--Grahamegrieve 07:36, 18 February 2009 (UTC) well, if it's for display, or if anyone says the magic words "what type of identifier is this?"
5. The otherIds class must have a single identifier
This identifier is that human readable identifier. Generally it would be expected to have an extension in the II. Duplicate identifiers are not required and would be confusing.
6. The otherIds class must have a Id type (somewhere in it's associations)
So the users can mark up the type. There's some doubt about quite what the best form of the type attribute is. In some cases the type is not very useful and the identifier of the provider of the identifier is required. Comment required
--Lmckenzi 15:33, 14 May 2008 (CDT) I agree that entity ids tend to need type if you're displaying them for humans. However, this isn't generally true of act ids. Act ids don't have "types". They simply identify the act.
--Grahamegrieve 07:36, 18 February 2009 (UTC) Perhaps we do need to differentiate between the typical act patterns and the typical role/entity patterns.
7. The otherIds class should have a status and a validTime
The notion is not that this id will be reused for another object (that would be BAD), but that the id has a limited period of validity (perhaps there was a duplicate record, and it's now retired). This is not required but is a relatively harmless addition to an actual model.
--Lmckenzi 15:33, 14 May 2008 (CDT) I'd treat this as a MAY, not a SHOULD. It depends entirely on the usecase. Saying "Their library card # is 123456" may be completely sufficient. The fact that it expired two years ago is rarely relevant. Remember that the effective time of the role or act is completely distinct from the uniqueness period of the id. The id *should* be globally unique across all time if it's compliant. If not, you use the validTime within the II type. The time conveyed on the act or role merely reflects when the act was ongoing or when the person held the role, which is a far shorter timeperiod than when the role was active. You only need to convey this information if the usecase suggests the person might have a need for it.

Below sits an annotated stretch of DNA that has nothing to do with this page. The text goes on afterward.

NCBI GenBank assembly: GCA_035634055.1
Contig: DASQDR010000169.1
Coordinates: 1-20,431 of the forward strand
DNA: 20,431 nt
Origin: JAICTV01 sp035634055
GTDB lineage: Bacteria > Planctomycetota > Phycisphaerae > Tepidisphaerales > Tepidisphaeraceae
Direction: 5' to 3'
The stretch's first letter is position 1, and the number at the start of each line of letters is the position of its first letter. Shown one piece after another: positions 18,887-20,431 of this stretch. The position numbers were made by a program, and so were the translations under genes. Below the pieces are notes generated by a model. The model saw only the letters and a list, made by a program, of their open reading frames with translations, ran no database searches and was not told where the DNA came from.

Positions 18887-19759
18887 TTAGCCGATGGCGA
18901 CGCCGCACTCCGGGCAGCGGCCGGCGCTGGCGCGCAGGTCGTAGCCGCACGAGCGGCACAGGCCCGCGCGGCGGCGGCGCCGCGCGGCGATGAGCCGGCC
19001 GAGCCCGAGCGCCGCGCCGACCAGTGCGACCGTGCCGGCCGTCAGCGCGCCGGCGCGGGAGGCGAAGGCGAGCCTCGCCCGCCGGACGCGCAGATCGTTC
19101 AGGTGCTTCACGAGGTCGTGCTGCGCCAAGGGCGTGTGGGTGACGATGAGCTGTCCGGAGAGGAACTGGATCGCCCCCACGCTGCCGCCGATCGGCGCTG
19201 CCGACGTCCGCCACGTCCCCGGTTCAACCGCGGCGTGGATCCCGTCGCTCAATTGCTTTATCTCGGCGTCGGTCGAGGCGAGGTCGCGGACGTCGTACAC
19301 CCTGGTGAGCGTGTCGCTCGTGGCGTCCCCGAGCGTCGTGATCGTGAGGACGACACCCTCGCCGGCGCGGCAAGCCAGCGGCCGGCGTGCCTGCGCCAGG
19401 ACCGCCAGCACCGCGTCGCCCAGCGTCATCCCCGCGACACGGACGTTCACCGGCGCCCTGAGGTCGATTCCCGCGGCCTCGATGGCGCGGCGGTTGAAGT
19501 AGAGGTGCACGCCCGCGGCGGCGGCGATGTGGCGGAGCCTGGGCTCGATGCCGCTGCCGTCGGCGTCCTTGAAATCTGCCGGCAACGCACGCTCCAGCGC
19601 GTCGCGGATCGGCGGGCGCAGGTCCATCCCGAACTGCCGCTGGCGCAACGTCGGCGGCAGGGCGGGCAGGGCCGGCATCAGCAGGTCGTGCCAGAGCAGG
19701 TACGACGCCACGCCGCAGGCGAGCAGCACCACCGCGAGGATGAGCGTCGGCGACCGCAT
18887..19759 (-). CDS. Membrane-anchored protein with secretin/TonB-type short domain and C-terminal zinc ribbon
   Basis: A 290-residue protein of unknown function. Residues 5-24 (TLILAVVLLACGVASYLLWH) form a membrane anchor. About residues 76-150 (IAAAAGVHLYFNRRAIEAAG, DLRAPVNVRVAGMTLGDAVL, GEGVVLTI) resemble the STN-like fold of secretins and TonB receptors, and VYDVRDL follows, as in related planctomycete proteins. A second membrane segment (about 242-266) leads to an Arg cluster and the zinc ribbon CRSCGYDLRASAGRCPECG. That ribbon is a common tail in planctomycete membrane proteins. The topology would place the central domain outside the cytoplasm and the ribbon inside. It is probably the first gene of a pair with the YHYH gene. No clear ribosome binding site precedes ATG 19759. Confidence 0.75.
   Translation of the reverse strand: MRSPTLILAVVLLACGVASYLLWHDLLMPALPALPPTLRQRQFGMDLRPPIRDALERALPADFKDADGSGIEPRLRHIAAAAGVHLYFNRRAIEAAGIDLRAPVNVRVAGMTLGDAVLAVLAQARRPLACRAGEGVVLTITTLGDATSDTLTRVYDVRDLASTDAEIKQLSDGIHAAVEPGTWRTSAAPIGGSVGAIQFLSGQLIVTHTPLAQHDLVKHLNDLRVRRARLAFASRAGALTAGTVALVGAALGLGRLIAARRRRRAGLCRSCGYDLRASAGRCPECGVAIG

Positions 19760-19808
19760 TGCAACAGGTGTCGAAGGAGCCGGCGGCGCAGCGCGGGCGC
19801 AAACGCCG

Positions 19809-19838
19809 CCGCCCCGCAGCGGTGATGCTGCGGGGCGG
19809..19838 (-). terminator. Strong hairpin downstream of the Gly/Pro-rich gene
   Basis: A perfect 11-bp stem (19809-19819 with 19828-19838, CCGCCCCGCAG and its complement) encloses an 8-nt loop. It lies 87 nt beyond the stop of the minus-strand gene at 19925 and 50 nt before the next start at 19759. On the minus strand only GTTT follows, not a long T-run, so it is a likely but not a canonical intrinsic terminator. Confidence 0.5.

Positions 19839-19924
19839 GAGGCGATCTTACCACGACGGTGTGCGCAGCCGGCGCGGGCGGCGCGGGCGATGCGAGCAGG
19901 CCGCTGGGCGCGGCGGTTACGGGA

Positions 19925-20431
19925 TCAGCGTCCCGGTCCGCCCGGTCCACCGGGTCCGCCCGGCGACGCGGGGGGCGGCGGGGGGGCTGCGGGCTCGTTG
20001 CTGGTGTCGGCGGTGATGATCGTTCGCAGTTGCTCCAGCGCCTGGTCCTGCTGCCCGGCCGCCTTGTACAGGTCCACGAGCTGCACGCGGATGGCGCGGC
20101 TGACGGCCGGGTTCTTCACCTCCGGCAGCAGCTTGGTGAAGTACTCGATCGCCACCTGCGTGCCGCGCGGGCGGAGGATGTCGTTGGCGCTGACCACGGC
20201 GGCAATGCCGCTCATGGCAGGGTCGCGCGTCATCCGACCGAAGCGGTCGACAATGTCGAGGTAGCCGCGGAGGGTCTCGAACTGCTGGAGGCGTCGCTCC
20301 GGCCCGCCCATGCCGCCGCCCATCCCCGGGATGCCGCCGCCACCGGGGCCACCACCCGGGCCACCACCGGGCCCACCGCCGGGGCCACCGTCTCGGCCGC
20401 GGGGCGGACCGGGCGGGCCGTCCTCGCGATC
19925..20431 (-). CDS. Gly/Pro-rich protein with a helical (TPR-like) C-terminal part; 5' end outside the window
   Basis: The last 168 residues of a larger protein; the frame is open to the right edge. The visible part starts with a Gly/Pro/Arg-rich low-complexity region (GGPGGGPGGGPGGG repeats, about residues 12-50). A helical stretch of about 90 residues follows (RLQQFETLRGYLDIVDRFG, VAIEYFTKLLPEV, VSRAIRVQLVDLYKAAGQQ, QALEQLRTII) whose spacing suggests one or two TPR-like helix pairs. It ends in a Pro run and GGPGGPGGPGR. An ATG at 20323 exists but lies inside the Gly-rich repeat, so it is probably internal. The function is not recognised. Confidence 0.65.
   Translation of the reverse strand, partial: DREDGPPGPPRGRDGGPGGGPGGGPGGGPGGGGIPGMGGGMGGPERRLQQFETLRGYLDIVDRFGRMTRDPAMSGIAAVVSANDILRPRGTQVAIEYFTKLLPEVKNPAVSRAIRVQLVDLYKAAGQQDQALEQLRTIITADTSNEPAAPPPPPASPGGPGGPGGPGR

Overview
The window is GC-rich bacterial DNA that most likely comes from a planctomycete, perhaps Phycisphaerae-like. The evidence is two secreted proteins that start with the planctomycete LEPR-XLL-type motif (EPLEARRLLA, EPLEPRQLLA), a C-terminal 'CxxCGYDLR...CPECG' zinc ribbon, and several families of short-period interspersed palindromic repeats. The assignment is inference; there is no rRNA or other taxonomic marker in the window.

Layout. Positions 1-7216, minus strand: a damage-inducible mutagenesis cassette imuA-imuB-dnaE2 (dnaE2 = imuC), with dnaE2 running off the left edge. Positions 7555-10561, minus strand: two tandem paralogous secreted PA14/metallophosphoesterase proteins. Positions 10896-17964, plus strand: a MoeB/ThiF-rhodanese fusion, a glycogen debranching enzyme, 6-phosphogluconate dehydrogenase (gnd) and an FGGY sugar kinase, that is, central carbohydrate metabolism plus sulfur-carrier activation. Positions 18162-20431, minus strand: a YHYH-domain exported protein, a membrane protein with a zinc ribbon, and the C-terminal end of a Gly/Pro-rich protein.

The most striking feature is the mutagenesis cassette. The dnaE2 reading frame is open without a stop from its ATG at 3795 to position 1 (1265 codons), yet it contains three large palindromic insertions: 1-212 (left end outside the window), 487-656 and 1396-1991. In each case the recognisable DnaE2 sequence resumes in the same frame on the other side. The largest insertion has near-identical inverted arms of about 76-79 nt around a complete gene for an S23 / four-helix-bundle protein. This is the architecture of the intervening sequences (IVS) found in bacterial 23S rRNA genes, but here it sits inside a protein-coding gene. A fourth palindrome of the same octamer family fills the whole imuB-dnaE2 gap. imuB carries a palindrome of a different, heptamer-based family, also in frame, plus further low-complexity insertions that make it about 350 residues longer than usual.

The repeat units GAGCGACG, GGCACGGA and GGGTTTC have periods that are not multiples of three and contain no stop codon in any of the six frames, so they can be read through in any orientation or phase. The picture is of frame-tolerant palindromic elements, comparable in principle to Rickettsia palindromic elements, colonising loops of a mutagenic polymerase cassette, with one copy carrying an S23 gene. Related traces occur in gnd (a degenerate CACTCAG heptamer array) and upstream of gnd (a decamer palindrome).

--Grahamegrieve 07:36, 18 February 2009 (UTC) II only has a valid time from HXIT<II>. I think that invalidates your argument.
--Lmckenzi 15:33, 14 May 2008 (CDT) This pattern is missing assigning authority name - Who is asserting the id, be it for an act (author of the registration) or entity (scoper for the role). Also, I don't think the role necessarily has to have type IDENT.
- PQ only handles value and unit (See PQ Triad in Abstract Data Types)
- Unit is strictly a UCUM code
- The context of use must specify what is measured
- If estimated portions are specified (e.g., 2 scoops, 2 good measures, etc.) then make the "scoopful" or "good measure" and Entity and count it -- no need for a unit of measure.
UML for the pattern (TODO: replace with an observation example)
- Kind of quantity (Observation.code) should always be identified, therefore
- measurements should always have a code : CD
Relative Timing Pattern
Can I have a new EIVL code
i.e. ... “draw CBC 5 days after TreatmentStartDate”
- Need to express that some event happens at a time relative to some other event
- Need to identify the other event specifically (by identifier, or by pattern)
- Need to specify how long between the two events as time, possibly with some form of uncertainty
- Must be computable
UML for the pattern (TODO: replace with proper Act/ActRelationship examples)
- the definition of pauseQuantity needs to be adjusted to allow this pattern